Habermas on the human right to subsistence

Ingram, David Habermas on the human right to subsistence. [Articles (Articoli)]

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Every year 18 million of the earth's six billion inhabitants die from lacking means of subsistence. We who live in developed nations typically blame this catastrophe on drought, overpopulation, resource mismanagement, corrupt government, and other local factors, thereby relieving ourselves of any responsibility for this crime. At the same time, we do not hesitate to invoke the language of human rights in condemning this state of affairs. Either we do so in the name of moral progress – as when we say, following the United Nations Universal Declaration of Human Rights, that the world has fallen short of achieving an aspiration essential to civilized humanity; or we do so in the name of moral offense, as when we condemn selected government officials for having committed acts of genocide, ethnic cleansing, and the like. One might ponder whether either of these two senses of human rights – as aspirations for measuring moral progress or as claims against government officials for failing to discharge their duties to their citizens – generates a moral discourse sufficient for coming to terms with globalization. In particular, one wonders whether they adequately respond to the fact that we are dealing with the imposition of impersonal social structures and institutions that prevent the poor from freely accessing their means of subsistence.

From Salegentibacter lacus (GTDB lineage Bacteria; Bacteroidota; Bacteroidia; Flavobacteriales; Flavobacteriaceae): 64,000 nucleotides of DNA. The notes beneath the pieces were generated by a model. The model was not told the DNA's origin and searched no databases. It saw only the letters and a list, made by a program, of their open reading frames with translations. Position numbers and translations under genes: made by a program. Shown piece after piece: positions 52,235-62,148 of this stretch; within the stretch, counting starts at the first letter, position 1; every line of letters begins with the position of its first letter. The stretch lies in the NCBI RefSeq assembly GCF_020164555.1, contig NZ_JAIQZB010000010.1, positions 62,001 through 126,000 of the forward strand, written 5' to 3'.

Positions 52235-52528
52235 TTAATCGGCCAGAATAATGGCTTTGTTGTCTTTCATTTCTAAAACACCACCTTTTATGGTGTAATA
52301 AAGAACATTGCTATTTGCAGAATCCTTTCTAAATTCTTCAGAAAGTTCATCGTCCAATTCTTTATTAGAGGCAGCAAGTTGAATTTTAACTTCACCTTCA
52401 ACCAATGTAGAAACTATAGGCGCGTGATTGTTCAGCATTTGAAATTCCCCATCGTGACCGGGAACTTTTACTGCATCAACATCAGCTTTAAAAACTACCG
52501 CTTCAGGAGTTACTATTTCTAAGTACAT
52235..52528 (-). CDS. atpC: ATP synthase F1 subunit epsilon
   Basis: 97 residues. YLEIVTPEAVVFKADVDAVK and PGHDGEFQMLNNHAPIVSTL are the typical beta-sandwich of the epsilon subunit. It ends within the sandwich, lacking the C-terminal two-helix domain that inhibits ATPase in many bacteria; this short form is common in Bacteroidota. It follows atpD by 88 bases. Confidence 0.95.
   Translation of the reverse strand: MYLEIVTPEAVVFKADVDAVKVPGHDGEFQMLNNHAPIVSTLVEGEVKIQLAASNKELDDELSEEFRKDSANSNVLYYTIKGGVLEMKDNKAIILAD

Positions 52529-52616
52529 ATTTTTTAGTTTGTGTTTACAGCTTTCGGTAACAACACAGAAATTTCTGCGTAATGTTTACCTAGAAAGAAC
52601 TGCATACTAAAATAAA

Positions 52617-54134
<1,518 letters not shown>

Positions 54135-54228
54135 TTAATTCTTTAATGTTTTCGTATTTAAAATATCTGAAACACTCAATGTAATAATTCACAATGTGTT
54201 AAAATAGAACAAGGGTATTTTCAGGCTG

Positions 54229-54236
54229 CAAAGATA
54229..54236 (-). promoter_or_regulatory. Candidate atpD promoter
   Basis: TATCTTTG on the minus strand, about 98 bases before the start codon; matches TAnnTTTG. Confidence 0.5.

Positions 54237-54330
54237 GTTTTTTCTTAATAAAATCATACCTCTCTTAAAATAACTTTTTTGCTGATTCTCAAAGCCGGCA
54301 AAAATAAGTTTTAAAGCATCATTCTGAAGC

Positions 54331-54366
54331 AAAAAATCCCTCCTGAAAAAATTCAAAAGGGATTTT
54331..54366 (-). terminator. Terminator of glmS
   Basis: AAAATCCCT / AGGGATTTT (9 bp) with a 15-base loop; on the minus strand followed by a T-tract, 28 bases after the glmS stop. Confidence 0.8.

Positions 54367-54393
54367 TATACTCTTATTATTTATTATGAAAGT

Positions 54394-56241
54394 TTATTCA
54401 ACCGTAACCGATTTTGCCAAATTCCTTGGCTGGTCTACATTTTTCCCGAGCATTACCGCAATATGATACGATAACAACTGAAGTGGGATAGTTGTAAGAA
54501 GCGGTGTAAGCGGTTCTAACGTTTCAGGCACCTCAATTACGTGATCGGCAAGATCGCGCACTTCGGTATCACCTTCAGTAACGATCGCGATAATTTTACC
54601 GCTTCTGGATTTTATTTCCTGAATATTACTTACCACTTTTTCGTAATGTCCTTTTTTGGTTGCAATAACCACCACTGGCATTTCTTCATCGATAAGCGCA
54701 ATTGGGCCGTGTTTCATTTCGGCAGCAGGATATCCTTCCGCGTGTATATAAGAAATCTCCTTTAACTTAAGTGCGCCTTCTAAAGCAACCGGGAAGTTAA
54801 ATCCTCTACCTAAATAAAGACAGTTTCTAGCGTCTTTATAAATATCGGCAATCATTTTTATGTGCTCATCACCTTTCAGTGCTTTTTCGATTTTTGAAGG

Item Type: Articles (Articoli)
Additional Information: A version of this paper was presented as a keynote address to the conference Beyond Reification: Critical Theory and the Challenge of Praxis held at John Cabot University in Rome on May 21
Uncontrolled Keywords: Rawls, Habermas, Human Rights
Subjects: H Social Sciences
P Philosophy
Depositing User: Unnamed user with email info@prospettive.biz
Date Deposited: 18 Dec 2008 10:36
Last Modified: 18 Dec 2008 10:36
URI: http://eprints.sifp.it/id/eprint/196

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